As the second event of the year, it also gives folks a good idea of where they might shape up and which events they might need to run later in the year. If they have a good showing, they may stand pat with their existing plans. If they feel like they may need a better performance, they'll start eyeing up New Jersey Motorsports Park (NJMP) and Pike's Peak International Raceway (PPIR). However, that luxury of future planning diminishes with each subsequent event. Even though NOLA is the first qualifier East of the Mississippi, it is also means there are only three other qualifiers remaining East of the Mississippi. If you think you'll need to run three qualifying events and you wait too long and find a sold-out field at NOLA, what is your back-up plan? The event already has 49 entries with an expert to novice ratio of 17/11.

NCM Motorsports Park June 2-4th

The morning after registration opened, we were already announcing less than ten spots remained for NCM Motorsports Park, which is a favorite track for many of the series regulars. Not long after that announcement was made, the rest were all taken. At this point, the best you might be able to do is e-mail Series Registrar, Adam Hanna and request to be added to the waitlist. NCM proved to be one of the most-competitive stops in the series and while points were available for the top competitors, they were much harder to come by for those not standing on the podium by the end of the weekend.

Still, the central location of NCM Motorsports Park makes it one of the easiest drives for a large segment of the series. With 26 experts already signed up to run, you'll need to bring your A-game if you want to win your way in at this event. However, there are also 15 novices registered and ten more competitors that have not been assigned run groups, most of those competitors being rookies. This could be the first time many of those folks have ever run in a timed event, offering the potential for points to be available for more-seasoned competitors. However, there could also be ringers lurking in that unassigned group like Nathan Popp, who may have never competed in the series before but is likely to be faster than half the field, just based on genetics. If you're East of the Mississippi and you miss out on registering for this event, you're now probably looking at a travel triangle involving some combination of Road America, NOLA, NJMP or PPIR.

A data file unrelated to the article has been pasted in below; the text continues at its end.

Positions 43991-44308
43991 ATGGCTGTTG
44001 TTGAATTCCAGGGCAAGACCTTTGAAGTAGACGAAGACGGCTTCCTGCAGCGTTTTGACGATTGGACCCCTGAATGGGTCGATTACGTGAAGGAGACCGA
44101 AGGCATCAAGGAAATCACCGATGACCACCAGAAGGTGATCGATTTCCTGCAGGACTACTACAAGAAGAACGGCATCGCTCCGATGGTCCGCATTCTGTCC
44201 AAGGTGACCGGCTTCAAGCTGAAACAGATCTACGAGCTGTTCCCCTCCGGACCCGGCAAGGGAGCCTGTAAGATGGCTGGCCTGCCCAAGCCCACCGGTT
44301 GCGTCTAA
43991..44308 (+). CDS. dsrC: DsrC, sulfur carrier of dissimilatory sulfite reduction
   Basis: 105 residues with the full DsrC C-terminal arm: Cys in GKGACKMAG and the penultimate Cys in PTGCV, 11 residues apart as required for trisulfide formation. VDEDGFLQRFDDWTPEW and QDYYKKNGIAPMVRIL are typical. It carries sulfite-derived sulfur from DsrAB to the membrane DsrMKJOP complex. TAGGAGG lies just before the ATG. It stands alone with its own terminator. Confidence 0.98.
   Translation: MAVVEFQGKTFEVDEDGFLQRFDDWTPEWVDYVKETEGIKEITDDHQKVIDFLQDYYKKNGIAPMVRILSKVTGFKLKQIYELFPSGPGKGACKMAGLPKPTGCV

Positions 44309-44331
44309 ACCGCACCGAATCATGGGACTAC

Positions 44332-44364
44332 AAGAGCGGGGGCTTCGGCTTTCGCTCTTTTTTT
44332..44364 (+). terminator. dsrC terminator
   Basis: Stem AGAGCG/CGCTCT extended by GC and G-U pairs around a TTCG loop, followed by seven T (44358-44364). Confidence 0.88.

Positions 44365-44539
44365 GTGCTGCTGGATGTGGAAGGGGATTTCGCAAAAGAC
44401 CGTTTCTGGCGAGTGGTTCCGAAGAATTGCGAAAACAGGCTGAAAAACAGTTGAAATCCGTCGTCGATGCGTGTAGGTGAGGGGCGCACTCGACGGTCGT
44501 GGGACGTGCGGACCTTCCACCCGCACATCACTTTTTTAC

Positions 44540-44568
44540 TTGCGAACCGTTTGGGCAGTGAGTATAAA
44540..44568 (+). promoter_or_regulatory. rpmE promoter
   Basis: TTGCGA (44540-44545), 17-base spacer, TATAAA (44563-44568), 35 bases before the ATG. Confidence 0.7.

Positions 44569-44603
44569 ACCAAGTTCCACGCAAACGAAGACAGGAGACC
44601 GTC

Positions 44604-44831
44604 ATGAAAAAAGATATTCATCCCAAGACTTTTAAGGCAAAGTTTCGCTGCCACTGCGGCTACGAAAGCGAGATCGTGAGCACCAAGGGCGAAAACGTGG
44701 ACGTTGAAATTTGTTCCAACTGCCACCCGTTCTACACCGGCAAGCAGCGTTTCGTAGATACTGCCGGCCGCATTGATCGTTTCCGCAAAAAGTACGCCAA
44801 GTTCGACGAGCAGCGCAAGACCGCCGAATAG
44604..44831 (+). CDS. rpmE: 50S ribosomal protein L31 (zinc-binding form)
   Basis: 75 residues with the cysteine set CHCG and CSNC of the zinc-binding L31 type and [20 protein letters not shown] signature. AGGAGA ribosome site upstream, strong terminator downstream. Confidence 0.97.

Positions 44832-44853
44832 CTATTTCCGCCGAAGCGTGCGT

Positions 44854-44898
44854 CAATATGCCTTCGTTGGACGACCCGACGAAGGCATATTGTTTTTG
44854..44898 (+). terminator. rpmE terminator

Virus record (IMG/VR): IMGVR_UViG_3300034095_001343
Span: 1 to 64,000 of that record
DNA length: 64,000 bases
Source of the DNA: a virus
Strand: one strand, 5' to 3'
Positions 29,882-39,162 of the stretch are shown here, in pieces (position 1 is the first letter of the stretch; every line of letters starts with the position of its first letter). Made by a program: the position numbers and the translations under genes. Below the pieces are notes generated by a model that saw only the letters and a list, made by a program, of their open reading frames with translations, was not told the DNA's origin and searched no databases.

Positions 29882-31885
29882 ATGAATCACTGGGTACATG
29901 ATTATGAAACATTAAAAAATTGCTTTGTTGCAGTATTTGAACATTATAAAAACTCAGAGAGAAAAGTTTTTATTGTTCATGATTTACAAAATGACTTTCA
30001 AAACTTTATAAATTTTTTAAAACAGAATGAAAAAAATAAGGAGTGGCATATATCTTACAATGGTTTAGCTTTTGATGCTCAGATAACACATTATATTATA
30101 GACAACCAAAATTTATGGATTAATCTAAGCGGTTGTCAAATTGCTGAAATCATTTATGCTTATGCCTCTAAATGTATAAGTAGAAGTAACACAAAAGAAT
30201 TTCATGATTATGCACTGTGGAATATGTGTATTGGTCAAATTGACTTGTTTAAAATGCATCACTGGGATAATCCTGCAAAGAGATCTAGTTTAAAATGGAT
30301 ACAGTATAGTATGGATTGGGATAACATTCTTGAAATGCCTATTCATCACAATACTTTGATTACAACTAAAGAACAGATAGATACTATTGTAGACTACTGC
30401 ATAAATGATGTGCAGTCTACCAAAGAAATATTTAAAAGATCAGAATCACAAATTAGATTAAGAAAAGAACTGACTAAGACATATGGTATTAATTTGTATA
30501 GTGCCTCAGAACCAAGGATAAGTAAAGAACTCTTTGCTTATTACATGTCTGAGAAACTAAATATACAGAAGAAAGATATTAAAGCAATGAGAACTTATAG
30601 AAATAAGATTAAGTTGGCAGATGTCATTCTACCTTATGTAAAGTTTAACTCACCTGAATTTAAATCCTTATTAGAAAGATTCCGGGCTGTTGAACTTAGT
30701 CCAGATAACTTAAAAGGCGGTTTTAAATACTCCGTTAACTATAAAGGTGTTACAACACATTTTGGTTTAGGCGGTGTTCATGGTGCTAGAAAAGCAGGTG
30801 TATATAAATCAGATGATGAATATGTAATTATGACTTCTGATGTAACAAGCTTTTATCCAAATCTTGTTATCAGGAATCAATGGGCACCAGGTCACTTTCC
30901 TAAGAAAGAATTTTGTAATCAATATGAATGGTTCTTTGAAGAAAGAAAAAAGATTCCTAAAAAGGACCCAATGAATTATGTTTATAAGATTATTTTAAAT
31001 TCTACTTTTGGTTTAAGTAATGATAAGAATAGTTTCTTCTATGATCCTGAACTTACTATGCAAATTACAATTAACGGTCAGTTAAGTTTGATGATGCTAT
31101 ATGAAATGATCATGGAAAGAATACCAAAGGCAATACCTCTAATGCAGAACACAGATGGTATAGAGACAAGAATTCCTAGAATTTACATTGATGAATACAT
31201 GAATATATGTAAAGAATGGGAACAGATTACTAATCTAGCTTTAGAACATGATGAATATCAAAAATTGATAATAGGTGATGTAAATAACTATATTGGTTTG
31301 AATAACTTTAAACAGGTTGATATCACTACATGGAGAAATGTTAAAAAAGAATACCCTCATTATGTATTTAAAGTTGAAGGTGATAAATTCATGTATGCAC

Pikes Peak International Raceway July 7-9th

July takes the series to beautiful Colorado and Pike's Peak International Raceway. When this track first appeared on the schedule, there were more than a few raised eyebrows, as competitors contemplated making a serious roadtrip from just about everywhere to compete in this event. The first year proved to be a points goldmine and while the secret got out in 2016, it was still one of only a handful of events to not sell out, although it came very close. With just seven qualifying events on the schedule and Bob Boileau's reputation for being one of the best hosts in the series, we expect this event will sell out in 2017, even though there are just 34 entries as of January 25th.

The expert to novice ratio is currently 9 to 7, but we expect both of those numbers to rise as entries come in. PPIR represents the third-closest event to the Los Angeles area, so those who don't punch their tickets at Las Vegas will likely add this event to their schedule shortly thereafter. If you're on the fence about signing up for Pike's Peak, don't wait too long or you could be facing an even longer haul to get to a second or third qualifying event, especially if you're located anywhere from the plains to the West Coast.

New Jersey Motorsports Park August 25-27th

There was a lot working against NJMP when it was first announced in 2016. Geographically, it was the furthest Northeast the series had ever run and well outside of central states where the majority of the competitors reside. It also landed on the same weekend as another popular and well-established pro-touring event. Even as the days drew near to the event, rain was forecast and eventually showed up. Still, in spite of all the obstacles, NJMP saw more than 50 registrants. Those who made the trip benefited greatly from a points perspective, as NJMP was one of only a few events to not sell out in 2016 and one of the smallest fields of the season.